Into the Wilderness

Page 5


"Mrs. Freeman—" Elizabeth began.
"No, miss, you must call me Curiosity. It's the name my mama give me, and I go by it."
Elizabeth smiled. "It seems everyone here goes by their first name."
"All except the judge."
"Well, then, please call me Elizabeth." This was a social breach which never would have been countenanced at home; Elizabeth knew that Julian would complain to her that she was too familiar with the servants. This train of thought was interrupted by Curiosity, who had her own questions to ask.
"You a Quaker, like your mama was?"
"No, we were raised by my aunt Merriweather, Father's sister. But admire very much the Quaker teachings—"
"Well, you won't get no argument from me, as Quakers bought me and my Galileo free. It was your mama's daddy who done that for us, but I expect you heard that story. We been working for your folks ever since."
Elizabeth smiled at this good report of her family. "I hope my father's done well by you?"
Curiosity stood up suddenly. She gave Elizabeth a long, steady look, her dark eyes hooded. Then she smiled. "Time to get to table. The menfolk will be waiting." She turned toward the door, her wide skirts rustling around her.
"Has my father done well by you, by you and yours?" Elizabeth repeated, uneasy at the woman's sudden reticence.
Curiosity spoke with her back to Elizabeth. "He done pretty well by me and mine, miss. But there's others who ain't as satisfied." She turned and saw the questions forming on Elizabeth's face, and held up her palm.
"Time to get to table," she said, and then she was gone, before Elizabeth could remind Curiosity to call her by her Christian name.
When Elizabeth had changed into a simple gray dress with a lawn shawl tucked into the bodice and tamed her hair into a roll along the back of her head, she stood looking at herself in the mirror. The vision of Nathaniel Bonner, bare chested, rose up before her and she scowled fiercely at herself. Nathaniel was waiting downstairs, as was the mysterious Dr. Todd, and she would have to go and deal with both of them. This was not what she had expected for the first day in her new home. In England she had not been much in society; she had preferred the company of her books, and the few close friends she had left behind.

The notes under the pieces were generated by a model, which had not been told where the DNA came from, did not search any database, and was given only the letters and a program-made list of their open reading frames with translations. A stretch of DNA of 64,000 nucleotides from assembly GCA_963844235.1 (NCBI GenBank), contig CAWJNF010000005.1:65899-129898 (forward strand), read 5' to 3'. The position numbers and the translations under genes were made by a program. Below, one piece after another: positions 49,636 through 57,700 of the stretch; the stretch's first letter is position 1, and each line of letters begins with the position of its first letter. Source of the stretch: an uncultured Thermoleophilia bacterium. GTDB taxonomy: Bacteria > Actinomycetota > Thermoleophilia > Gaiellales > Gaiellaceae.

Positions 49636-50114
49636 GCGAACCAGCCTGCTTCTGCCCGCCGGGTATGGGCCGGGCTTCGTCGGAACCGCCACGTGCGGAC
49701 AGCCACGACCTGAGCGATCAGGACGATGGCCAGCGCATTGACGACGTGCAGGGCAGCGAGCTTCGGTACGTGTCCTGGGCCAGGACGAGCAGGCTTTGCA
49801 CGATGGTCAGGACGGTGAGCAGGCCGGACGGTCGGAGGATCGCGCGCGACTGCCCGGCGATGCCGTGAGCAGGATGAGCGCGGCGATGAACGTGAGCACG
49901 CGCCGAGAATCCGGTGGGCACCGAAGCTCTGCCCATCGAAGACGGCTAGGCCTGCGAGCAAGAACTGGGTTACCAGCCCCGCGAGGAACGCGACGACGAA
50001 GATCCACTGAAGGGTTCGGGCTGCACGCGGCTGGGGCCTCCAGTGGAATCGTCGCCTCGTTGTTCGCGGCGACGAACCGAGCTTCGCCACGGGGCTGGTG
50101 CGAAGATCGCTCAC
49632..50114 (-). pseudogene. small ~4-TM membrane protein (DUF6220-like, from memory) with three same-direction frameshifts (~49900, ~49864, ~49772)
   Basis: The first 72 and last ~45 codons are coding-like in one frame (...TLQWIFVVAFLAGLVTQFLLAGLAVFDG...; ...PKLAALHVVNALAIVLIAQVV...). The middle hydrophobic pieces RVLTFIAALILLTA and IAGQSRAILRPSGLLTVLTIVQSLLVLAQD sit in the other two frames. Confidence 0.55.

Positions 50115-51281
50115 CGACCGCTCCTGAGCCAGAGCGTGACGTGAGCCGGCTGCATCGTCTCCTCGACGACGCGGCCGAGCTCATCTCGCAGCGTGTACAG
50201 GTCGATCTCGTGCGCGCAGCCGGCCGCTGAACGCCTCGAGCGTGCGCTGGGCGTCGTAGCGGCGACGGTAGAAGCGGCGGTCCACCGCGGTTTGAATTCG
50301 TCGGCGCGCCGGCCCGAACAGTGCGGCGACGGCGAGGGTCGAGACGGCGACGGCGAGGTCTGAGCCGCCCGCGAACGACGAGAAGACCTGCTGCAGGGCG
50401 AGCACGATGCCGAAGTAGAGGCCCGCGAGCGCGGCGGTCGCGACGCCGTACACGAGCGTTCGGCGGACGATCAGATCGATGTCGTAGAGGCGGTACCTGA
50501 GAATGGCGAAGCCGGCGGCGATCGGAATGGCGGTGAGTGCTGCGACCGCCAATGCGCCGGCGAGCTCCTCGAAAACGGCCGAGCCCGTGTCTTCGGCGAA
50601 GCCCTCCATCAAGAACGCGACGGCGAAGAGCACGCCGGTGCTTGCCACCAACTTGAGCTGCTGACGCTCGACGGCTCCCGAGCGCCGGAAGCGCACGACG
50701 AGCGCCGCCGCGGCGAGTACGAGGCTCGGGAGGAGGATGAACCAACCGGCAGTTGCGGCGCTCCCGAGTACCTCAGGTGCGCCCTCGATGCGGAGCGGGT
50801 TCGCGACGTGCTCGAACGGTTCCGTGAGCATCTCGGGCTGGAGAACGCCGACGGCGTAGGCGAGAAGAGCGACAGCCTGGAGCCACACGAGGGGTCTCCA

When she could wait no longer, Elizabeth found her way down to the dining room where the meal and the men waited for her. With great enthusiasm, her father took her by the arm and presented her to Dr.Todd; Elizabeth smiled politely and answered his inquiries as to her trip and health, all the while too aware of Nathaniel, who stood with his back against the wall, his arms crossed, and his gaze fixed on her.
Richard Todd did his best to capture all her attention for himself: he was solicitous and amusing, and the look in his blue eyes set below a mane of red—blond hair was friendly and seemed sincere. She judged him to be just over thirty, with hair thinning high on his temples. Elizabeth saw that while his coat and waistcoat were well cut and suited him well, they could not hide a propensity for fleshiness.
Seated at one end of the table opposite her father, Elizabeth found herself too near Nathaniel Bonner for comfort. He was on her left; Richard Todd sat to her right. At the table's head the judge was flanked by Hawkeye and Julian. Elizabeth noted with some relief that the three of them had immediately taken up a previous conversation on the war in France and that she would not have to entertain five men.
And I can certainly manage this, she said to herself firmly, and she turned to Nathaniel, suddenly determined to make a new start with this strange man. He wore his own clothing again, the dressing on his wounded shoulder showing through the rent in his shirt, still stained with blood.
"Are you in pain, Mr. Bonner?" she asked. "Is your wound distressing you?"
"Nathaniel," he corrected her. Then: "I am comfortable enough, miss. Thank you most kindly for your concern and interest."
"You are most kindly welcome," she said, matching Nathaniel's tone of mild impertinence.
The dining room was small and somewhat dark, but it provided a profusion of serving tables and odd pieces of furniture for Elizabeth to concentrate on while she considered her predicament. She was at a loss on how to start a conversation which would engage both Richard Todd and Nathaniel Bonner; subjects which were the staples of polite dinner conversation at home would not do here, and she did not know them well enough to bring up more controversial political topics, although she would have liked to hear their opinions on President Washington's Proclamation of Neutrality, or the French defeat of Austrian and Prussian troops at the battle of Valmy. Neither could she ask them about their work without opening up many subjects which would be unseemly, although this topic interested her greatly. Elizabeth glanced around the room again and noted that there were a number of oil paintings, landscapes all of them, some quite awkward and naive in their execution, but a few very appealing.
"I see my father has been collecting the work of local painters," Elizabeth said to both Nathaniel and Richard Todd. "Interesting, some of them. I like the mountain glade."
"That's a lopsided contrivance," Hawkeye volunteered from the other side of the table. "Nothing in nature to match it."
"Is that so?" Elizabeth asked. "Well, perhaps I haven't seen enough mountains to know. But I do like it."
"You are very generous," Richard Todd said, and Elizabeth turned to him. "Hawkeye is right."